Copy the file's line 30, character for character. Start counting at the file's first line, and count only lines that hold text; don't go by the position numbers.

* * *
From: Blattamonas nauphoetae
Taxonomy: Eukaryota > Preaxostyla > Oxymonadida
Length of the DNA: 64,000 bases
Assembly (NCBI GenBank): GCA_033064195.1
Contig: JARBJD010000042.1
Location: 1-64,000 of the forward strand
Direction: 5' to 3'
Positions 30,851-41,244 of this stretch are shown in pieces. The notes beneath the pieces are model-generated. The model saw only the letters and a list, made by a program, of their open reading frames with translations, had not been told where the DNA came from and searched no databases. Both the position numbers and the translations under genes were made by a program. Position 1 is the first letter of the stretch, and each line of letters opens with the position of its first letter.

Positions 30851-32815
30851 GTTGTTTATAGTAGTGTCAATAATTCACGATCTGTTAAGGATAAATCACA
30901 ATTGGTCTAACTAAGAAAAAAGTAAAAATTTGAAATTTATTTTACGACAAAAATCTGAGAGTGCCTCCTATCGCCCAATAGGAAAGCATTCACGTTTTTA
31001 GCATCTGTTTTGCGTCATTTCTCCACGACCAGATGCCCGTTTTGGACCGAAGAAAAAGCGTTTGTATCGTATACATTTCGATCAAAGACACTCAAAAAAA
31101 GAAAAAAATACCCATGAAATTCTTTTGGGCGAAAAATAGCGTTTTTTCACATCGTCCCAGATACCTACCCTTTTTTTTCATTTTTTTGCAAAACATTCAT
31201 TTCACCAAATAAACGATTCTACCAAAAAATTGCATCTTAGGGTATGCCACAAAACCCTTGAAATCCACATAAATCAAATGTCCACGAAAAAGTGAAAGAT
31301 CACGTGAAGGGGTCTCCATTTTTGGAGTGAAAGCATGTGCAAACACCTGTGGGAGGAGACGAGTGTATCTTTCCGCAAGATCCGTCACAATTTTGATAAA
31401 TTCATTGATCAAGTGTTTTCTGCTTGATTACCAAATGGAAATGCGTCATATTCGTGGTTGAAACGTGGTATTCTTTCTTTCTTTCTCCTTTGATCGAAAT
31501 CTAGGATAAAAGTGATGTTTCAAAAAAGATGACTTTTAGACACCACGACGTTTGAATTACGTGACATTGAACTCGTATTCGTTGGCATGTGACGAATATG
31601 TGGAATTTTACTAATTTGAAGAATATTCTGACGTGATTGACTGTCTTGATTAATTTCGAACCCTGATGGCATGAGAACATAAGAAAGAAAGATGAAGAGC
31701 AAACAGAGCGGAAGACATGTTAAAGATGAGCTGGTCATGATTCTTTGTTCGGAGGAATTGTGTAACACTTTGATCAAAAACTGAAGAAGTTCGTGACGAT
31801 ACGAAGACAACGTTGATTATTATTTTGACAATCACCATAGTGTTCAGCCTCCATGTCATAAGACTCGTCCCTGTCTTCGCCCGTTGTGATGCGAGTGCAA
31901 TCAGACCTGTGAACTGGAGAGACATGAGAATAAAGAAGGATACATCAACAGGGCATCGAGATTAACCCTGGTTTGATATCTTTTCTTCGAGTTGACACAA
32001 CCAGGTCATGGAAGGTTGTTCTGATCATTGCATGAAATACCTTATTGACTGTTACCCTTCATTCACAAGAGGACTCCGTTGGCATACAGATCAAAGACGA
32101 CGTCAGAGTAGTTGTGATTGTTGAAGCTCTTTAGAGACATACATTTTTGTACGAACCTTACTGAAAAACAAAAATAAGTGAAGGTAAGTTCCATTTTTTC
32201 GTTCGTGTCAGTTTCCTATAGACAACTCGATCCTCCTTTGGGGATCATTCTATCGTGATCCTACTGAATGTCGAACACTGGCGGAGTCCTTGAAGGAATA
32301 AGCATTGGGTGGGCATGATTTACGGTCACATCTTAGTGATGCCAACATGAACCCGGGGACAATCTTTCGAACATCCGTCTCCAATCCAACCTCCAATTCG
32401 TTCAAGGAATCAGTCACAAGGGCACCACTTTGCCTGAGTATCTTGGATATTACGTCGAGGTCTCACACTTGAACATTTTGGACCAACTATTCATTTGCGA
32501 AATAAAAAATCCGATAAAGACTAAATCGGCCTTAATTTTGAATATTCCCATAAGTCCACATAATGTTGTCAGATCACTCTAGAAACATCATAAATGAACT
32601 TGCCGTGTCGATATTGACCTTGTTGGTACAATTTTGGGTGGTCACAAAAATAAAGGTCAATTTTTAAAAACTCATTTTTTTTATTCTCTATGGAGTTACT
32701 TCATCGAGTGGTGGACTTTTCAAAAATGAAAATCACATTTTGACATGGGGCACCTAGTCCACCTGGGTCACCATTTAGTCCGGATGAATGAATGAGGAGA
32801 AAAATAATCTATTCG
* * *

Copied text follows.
32801 AAAATAATCTATTCG